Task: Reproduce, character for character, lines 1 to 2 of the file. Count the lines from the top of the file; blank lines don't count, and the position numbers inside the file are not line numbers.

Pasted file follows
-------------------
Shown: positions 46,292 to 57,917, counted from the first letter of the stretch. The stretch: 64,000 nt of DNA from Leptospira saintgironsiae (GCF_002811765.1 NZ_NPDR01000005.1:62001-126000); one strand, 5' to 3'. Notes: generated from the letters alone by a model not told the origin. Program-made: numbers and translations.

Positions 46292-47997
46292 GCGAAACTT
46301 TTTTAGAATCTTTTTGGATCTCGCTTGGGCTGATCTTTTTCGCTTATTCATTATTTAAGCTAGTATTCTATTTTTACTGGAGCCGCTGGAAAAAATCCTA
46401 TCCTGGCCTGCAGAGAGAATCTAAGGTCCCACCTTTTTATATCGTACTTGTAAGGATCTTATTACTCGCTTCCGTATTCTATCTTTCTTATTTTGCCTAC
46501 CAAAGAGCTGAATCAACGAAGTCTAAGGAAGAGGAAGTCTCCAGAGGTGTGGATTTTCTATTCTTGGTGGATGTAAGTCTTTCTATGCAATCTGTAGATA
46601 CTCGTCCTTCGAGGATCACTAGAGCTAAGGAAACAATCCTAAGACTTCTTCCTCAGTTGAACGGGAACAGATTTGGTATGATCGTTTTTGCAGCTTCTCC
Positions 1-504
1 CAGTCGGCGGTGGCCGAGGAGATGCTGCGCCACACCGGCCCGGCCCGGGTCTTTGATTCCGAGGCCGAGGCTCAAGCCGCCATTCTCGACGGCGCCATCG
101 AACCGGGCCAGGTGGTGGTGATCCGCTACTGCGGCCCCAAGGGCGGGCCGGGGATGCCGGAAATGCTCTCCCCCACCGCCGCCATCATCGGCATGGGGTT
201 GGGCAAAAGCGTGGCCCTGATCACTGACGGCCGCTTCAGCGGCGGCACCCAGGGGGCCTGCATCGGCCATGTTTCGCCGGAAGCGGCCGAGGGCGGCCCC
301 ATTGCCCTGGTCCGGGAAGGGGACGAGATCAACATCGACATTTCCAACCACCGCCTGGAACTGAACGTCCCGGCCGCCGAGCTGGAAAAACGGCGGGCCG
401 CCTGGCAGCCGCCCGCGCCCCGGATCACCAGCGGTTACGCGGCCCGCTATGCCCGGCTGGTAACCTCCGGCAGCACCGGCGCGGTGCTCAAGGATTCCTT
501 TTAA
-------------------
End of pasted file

Shown: positions 46,292 to 57,917, counted from the first letter of the stretch. The stretch: 64,000 nt of DNA from Leptospira saintgironsiae (GCF_002811765.1 NZ_NPDR01000005.1:62001-126000); one strand, 5' to 3'. Notes: generated from the letters alone by a model not told the origin. Program-made: numbers and translations.

Positions 46292-47997